“[Zille] tried to repackage the DA as the mini-me copycat of the ANC, even looting the liberation movement for its struggle songs and heroes. The search for a model African was a top priority. Mazibuko was found, made and then thrown out when she tried to assert herself and raise an independent voice. The attempted marriage with Mamphela Ramphela was as brief as the show that was staged for public consumption. With the Mazibuko and Ramphela experiments having failed, a solution had to be found. Thus M2 [Mmusi Maimane].”
Maimane’s office submitted a response to Maloka’s article which took issue with his analysis but expressed no objection whatsoever to Maloka’s description of Mazibuko and Ramphela as “experiments having failed”. After Maimane took the DA into an informal coalition with the EFF in Tshwane and Johannesburg in 2016 Fikile Mbalula memorably summed it up in parliament as “a dangerous experiment not to be tried at home. The DA and EFF together are like mixing oil with water! What a monumental disaster!" Vukani Mde later accurately described the covert DA-EFF coalitions as a “disastrous experiment”.
When Maimane walked out of the Democratic Alliance the description in the press was of an “experiment” that had inter alia “exploded”, “failed dismally”, been “shed”, “gone badly awry”, “collapsed” and which would be “regretted”. After the DA then re-affirmed its liberal non-racial principles Carol Paton wrote in BusinessLive that the “experiment of playing ANC-lite has been left in the trash heap of history”.
As the switch for the latest Two Weeks Hate is flipped a hideous ecstasy of fear and vindictiveness seems to flow through much of our commentariat like an electric current. In the moment, considerations of consistency appear to be of little import. Yet the danger with claiming that a commonly used political expression is deeply racial and nefarious is that you may end up looking completely bovine and ridiculous - once the switch is turned off - especially if you yourself have used or sanctioned the expression before.
One of the social media influencers who had led the charge against Leon was Simon Grindrod. Commenting on the News24 Tweet he stated: “Mmusi Maimane was ‘an experiment’ to the DA. Let that sink in.” This was re-tweeted several hundred times, and received over a thousand “likes”. This was the same Simon Grindrod who had tweeted, in November last year, that “I’m not sure that this Steenhuisen/Zille/IRR experiment is working for the DA - and more importantly for the country.”
In an opinion piece headed “ANC utter failures embolden racists such as Tony Leon” Prince Mashele wrote that “even the bluntest minds among us understood” that what Leon sought to communicate by his remarks was “that the DA will never again install a black stooge at its helm to appease black people. In short, to hell with black people!” This is the same Prince Mashele who wrote an article in May 2018 - headed “The DA is a faltering social experiment in white privilege, black poverty debate” – stating that the DA was the only “party in South Africa today where a white man sits side by side with a black man trying to do politics together. The DA is, therefore, a very interesting and adventurous social experiment.”
The Sowetan published an editorial criticising Leon’s use of the phrase “an experiment gone wrong”, as it sought to “reduce Maimane’s leadership and agency to a mere exploratory effort by the party rather than a legitimate chapter in its political history. One of the traits of racism is precisely that – the use of power by white people to erase the significance of black people in the spaces they occupy.”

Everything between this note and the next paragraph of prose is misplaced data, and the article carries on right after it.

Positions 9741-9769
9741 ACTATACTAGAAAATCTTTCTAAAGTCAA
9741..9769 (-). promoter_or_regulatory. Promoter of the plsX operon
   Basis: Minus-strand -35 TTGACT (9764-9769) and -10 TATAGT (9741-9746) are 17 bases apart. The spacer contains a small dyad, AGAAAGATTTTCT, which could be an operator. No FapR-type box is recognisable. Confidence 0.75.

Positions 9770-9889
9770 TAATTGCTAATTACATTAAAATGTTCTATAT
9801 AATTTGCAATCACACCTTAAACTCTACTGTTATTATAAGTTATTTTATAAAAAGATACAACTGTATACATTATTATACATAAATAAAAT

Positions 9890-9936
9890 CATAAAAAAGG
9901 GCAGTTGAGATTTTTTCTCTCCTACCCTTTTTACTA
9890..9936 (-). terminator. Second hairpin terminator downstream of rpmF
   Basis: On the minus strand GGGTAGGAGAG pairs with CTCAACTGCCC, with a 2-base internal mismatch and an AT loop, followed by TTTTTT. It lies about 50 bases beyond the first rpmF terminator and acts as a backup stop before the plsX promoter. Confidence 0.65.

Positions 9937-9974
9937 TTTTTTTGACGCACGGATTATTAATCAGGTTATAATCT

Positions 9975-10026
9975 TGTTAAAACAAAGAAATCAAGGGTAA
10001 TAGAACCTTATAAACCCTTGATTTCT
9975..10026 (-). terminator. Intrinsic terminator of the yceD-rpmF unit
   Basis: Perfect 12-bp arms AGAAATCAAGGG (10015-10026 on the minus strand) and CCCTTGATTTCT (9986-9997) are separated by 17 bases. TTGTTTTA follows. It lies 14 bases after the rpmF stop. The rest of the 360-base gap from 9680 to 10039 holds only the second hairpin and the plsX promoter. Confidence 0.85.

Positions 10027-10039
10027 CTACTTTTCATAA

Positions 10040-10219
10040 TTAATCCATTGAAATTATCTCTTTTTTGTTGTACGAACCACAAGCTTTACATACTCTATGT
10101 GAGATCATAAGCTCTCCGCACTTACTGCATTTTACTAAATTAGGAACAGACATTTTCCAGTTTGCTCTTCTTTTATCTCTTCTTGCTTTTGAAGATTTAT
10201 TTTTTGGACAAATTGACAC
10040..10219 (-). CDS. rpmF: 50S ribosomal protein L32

This is the same newspaper that commented on the occasion of Maimane’s resignation as leader of the DA (along with Herman Mashaba’s departure) that he had been elected DA leader “on a ticket that he will transform the historically white party into a non-racial entity whose structures and leadership reflected the demographics of SA. But the events of the last few days … suggest that the Maimane experiment has now collapsed.”
In an op-ed in the Mail & Guardian the Action SA leader, Herman Mashaba, said that he had been “deeply affected” by Leon’s disparaging reference to “Maimane as a “failed experiment” [sic].” This he suggested was an expression of profound racism which reflected badly on the DA and the white population more generally as they had failed to denounce Leon for his comments.
This is the same Herman Mashaba who had a book written about his period in office as Johannesburg Mayor by his former Chief of Staff Michael Beaumont (now chairperson of Action SA). In an article on TimesLive introducing the book The Accidental Mayor Beaumont writes, in reference to Mashaba, that the “political experiment of a non-politician, assuming the most important role in local government in SA through a complex coalition arrangement”, was a crucial story to tell. In the book itself reference is made, in a different context, to the “Mashaba experiment”.
Many of the articles on the controversy inaccurately claimed that Leon had labelled Maimane as a “failed experiment”. But if Google is to believed, the only South African politician who has used this particular expression against his political adversaries is Maimane himself.
In a speech to a rally in KwaZulu Natal one day before the 2019 national elections the then DA declared that “You only need to look around you in this metro of eThekwini to see that the ANC, as a party of government, is a failed experiment. They served their purpose as a liberation movement, but their toxic factionalism and greed has made of them a complete failure as a governing party."
The author worked as a Parliamentary Researcher for the Democratic Party of Tony Leon between 1997 and 2001.
* With apologies to George Orwell, both for the term and the description.